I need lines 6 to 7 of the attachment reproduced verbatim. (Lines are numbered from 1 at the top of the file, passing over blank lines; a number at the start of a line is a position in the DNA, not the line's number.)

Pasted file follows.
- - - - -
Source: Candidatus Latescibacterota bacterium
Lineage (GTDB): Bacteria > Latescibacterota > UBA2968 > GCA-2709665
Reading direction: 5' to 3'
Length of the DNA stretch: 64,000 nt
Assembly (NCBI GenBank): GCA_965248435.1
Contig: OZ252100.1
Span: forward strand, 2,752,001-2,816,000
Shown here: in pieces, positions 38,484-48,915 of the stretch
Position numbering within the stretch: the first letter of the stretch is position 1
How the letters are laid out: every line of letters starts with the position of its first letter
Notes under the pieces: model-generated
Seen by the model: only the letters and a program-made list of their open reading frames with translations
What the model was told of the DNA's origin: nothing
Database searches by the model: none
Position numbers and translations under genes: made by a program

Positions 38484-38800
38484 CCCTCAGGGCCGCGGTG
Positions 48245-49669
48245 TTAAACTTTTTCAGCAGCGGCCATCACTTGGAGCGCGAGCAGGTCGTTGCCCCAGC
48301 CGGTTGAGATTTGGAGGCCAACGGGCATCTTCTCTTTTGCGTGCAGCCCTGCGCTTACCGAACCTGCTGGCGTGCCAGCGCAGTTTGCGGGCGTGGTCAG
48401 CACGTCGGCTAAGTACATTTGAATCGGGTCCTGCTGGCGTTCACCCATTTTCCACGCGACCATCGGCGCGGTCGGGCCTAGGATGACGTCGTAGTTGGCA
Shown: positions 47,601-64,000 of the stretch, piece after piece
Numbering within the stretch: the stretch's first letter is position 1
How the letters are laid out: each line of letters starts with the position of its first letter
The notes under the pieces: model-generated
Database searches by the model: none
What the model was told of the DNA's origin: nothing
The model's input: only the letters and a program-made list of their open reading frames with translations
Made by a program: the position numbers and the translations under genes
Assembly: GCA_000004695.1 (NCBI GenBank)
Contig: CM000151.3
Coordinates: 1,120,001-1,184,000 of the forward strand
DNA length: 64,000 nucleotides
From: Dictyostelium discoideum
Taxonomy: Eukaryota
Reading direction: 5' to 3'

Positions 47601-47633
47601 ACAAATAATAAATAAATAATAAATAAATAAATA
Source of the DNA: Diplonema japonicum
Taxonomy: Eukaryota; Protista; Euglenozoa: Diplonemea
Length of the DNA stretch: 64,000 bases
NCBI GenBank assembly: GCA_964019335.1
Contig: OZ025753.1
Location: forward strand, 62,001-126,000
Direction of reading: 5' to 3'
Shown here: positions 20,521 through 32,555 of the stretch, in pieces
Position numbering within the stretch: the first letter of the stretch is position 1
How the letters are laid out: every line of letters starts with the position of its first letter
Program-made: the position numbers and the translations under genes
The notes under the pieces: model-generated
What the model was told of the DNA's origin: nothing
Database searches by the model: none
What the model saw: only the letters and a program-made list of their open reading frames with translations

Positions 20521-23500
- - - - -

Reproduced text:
Contig: OZ252100.1
Span: forward strand, 2,752,001-2,816,000